BWI One Step Closer to Changing Its Name
Ehrlich Signs Law to Add 'Thurgood Marshall' to Maryland Airport's Title

By John Wagner
Washington Post Staff Writer
Wednesday, May 11, 2005; B01

Maryland's largest airport would be renamed in honor of the late Thurgood Marshall, the nation's first black Supreme Court justice, under legislation signed into law yesterday by Gov. Robert L. Ehrlich Jr. (R).

The law calls for the airport to be christened the Baltimore-Washington International Thurgood Marshall Airport, in recognition of the Baltimore native's contribution to the civil rights movement as a lawyer, activist and judge. A three-member state panel on which Ehrlich sits must give the change final approval, which is expected later this year.

"I am sure that every member of the Marshall family will rejoice with this, and so will millions across the country," said civil rights activist Dorothy Height, speaking on behalf of the justice's family during a ceremony that drew several hundred people to a plaza outside the State House in Annapolis, where a statue of Marshall as a young lawyer stands.

The new name, which comes at a time of growth for the state-owned airport, would probably first be evident through sign changes within the airport. BWI would retain its internationally known three-letter locator code, and some at yesterday's ceremony said they expect the airport still would be commonly known by the name it has carried since 1973.

But advocates said adding Marshall's name would ensure that future generations learn of his place in history. Passage of the legislation became a leading priority for many of Maryland's black lawmakers this session.

Del. Emmett C. Burns Jr. (D-Baltimore County), the bill's lead sponsor, said that yesterday's ceremony was "the second-happiest day of my life," behind only his wedding day.

"Our purpose is to honor a great man," Burns told the crowd as his wife stood by his side. "By the addition of the name . . . generations yet unborn will ask the meaning of this -- and will be told that this governor, this lieutenant governor, this legislature chose to honor one of its own, a son of Maryland who changed the nation for all of America."

Other speakers, some of whom knew Marshall personally, recounted his role before joining the court in arguing the groundbreaking 1954 school desegregation case, Brown v. Board of Education , as well as his other contributions to the civil rights movement.

Civil rights lawyer Dwight Petit, who served as master of ceremonies, was represented by Marshall as a schoolboy in a case initiated in 1958 against Harford County officials, who later were forced to integrate the all-white Aberdeen High School.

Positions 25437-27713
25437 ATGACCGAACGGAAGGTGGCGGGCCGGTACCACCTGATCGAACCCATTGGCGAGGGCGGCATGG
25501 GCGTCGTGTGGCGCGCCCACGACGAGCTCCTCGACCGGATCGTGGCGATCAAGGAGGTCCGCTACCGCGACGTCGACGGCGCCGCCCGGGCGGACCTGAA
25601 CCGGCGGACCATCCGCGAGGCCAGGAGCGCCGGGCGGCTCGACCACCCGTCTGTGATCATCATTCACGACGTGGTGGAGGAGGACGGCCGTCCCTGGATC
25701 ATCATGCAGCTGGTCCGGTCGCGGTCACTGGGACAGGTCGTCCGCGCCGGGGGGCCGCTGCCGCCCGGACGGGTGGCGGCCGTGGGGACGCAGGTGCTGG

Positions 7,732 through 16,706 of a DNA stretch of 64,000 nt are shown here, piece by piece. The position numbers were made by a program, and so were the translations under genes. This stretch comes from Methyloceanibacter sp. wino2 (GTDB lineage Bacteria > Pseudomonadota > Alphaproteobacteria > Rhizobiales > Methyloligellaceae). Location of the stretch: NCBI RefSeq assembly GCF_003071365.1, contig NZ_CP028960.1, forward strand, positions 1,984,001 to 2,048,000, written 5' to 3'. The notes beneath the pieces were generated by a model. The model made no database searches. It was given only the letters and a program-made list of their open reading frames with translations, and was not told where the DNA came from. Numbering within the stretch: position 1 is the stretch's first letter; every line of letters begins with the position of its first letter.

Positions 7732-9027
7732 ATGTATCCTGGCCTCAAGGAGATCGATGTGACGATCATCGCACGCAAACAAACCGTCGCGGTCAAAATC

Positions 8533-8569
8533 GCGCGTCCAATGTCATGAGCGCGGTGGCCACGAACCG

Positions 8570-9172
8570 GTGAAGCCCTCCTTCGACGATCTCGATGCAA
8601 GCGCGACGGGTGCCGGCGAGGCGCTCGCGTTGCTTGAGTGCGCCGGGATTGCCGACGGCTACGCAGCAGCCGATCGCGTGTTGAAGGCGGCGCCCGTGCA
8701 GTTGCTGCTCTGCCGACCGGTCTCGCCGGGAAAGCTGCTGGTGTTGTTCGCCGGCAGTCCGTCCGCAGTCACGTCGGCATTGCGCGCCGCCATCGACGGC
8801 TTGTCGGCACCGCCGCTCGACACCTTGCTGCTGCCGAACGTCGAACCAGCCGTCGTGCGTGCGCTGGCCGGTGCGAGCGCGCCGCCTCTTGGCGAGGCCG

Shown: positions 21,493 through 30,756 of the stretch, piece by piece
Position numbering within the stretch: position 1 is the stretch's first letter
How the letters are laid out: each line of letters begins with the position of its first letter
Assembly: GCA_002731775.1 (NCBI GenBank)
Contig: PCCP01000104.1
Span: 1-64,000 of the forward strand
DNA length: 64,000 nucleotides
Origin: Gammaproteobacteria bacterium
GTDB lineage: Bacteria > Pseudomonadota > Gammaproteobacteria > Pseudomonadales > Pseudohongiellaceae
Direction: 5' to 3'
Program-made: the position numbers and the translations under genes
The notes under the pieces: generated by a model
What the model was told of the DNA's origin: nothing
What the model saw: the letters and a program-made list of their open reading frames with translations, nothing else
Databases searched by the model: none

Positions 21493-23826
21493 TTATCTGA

In an interview, Petit said the airport's renaming honors "someone the nation has not yet given enough credit" for being "the godfather of the civil rights movement."

Although the legislation was approved by overwhelming numbers, it created some controversy during the session, which several speakers acknowledged yesterday.

The original version of the bill called for Marshall's name to appear at the beginning of the airport's name. Some thought that could undermine the BWI moniker, which has become "a franchise name," and cause confusion, said Senate President Thomas V. Mike Miller Jr. (D-Calvert).

As a compromise, the bill was amended, placing Marshall's name at the end. Legislative analysts estimate that the name change would cost the state $2.1 million, most of which would go toward changing signs in and around the airport.

In his remarks, Ehrlich mentioned the controversy but said lawmakers should put it behind them.

"Let there be no controversy," Ehrlich said. "This is the right and appropriate thing to do."

Burns credited Ehrlich for making an early pledge to sign the legislation if it reached his desk.

BWI, which was built in 1950 and originally called Friendship Airport, rivals Virginia's Dulles International Airport for busiest in the region.

The law changing BWI's name would take effect Oct. 1. The change must be approved by the Board of Public Works, a panel that consists of state Treasurer Nancy K. Kopp (D) and Comptroller William Donald Schaefer (D) in addition to Ehrlich. A spokesman for Kopp said she plans to support the name change, and a spokesman for Schaefer, a former governor, said he has not decided how he will vote.

Ehrlich signed dozens of other pieces of legislation into law yesterday, many dealing with health and public safety issues. They included a bill that would expand access to health care for low-income workers by expanding use of health clinics.

© 2005 The Washington Post Company